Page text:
Exploring the world through sound is not limited to simply listening to the audio that’s automatically produced by the people, nature and objects that surround us each day. For designer Dennis P. Paul, anything can produce its own strange music – including Legos, crumpled paper and clown heads. Paul created a device that scans the surfaces of 3D objects and translates them into audible frequencies.
In a sort of reverse of Realität’s ‘Microsonic Landscapes’, which used a 3D printer to turn albums into physical objects, ‘An Instrument for the Sonification of Everyday Things’ translates the size and shape of various items into sound waves.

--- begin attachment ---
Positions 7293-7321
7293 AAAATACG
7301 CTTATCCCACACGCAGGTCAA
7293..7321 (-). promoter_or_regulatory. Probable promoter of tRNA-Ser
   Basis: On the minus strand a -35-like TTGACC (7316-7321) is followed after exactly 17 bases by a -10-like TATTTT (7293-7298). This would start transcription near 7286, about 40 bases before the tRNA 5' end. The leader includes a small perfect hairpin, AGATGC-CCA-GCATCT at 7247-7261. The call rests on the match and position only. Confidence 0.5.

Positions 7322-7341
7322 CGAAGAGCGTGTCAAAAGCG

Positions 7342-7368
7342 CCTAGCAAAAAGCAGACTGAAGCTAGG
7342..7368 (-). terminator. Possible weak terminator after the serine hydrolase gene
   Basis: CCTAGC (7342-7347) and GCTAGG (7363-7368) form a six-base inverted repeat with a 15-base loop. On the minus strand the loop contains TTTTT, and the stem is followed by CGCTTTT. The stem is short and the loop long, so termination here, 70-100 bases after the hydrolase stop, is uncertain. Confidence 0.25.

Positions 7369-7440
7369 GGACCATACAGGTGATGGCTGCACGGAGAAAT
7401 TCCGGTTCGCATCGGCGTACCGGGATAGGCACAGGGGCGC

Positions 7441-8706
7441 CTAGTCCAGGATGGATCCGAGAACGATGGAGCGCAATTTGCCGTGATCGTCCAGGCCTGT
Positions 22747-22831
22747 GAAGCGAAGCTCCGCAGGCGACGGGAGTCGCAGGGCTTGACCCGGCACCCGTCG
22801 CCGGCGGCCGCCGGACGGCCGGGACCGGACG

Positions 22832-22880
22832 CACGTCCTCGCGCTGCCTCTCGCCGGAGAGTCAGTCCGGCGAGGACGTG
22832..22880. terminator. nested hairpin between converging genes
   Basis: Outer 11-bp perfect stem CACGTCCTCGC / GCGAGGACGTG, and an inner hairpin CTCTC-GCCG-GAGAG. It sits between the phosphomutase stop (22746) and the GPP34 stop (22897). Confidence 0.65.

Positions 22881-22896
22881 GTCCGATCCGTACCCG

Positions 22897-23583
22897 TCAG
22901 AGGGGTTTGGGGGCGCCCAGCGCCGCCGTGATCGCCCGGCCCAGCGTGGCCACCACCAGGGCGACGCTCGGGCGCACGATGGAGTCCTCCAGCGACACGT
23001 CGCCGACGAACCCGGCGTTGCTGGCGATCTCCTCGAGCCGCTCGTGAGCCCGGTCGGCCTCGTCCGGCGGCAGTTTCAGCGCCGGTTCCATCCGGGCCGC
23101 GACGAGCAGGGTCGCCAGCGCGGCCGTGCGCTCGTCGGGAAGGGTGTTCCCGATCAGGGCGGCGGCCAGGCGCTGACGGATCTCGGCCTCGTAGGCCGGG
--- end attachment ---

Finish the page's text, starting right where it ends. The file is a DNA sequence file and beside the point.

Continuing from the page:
A laser scans the surface of the object and sends that information through a sound processor. The more convoluted the object is, the more complex and chaotic the music. It took Paul approximately three weeks to build the instrument, which consists of aluminum tubes, black acrylic, a stepper motor, a high-precision distance-measuring laser and “a few bits and bobs.”
“I was a Lego kid, printed my own t-shirts, bought a computer at the age of 10 and started to program it to make music and graphics. If you sum this all up, it is pretty much what I do today: I’m a designer/artist with a geek streak!”